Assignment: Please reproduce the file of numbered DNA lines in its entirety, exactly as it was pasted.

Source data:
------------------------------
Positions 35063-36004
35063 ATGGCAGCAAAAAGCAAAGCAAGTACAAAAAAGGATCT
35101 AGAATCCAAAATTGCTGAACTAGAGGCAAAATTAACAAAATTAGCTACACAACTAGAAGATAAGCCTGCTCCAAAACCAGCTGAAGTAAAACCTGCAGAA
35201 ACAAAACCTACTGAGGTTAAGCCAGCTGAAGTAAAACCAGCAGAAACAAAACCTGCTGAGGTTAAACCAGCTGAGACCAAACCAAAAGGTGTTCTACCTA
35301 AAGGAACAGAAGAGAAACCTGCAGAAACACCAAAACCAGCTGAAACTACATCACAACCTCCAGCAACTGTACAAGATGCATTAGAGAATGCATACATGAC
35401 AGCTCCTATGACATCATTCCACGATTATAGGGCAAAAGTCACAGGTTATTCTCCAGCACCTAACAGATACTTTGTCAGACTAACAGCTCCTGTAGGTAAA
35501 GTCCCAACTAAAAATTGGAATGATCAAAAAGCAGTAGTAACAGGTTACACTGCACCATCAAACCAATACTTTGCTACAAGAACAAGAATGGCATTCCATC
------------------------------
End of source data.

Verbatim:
Positions 35063-36004
35063 ATGGCAGCAAAAAGCAAAGCAAGTACAAAAAAGGATCT
35101 AGAATCCAAAATTGCTGAACTAGAGGCAAAATTAACAAAATTAGCTACACAACTAGAAGATAAGCCTGCTCCAAAACCAGCTGAAGTAAAACCTGCAGAA
35201 ACAAAACCTACTGAGGTTAAGCCAGCTGAAGTAAAACCAGCAGAAACAAAACCTGCTGAGGTTAAACCAGCTGAGACCAAACCAAAAGGTGTTCTACCTA
35301 AAGGAACAGAAGAGAAACCTGCAGAAACACCAAAACCAGCTGAAACTACATCACAACCTCCAGCAACTGTACAAGATGCATTAGAGAATGCATACATGAC
35401 AGCTCCTATGACATCATTCCACGATTATAGGGCAAAAGTCACAGGTTATTCTCCAGCACCTAACAGATACTTTGTCAGACTAACAGCTCCTGTAGGTAAA
35501 GTCCCAACTAAAAATTGGAATGATCAAAAAGCAGTAGTAACAGGTTACACTGCACCATCAAACCAATACTTTGCTACAAGAACAAGAATGGCATTCCATC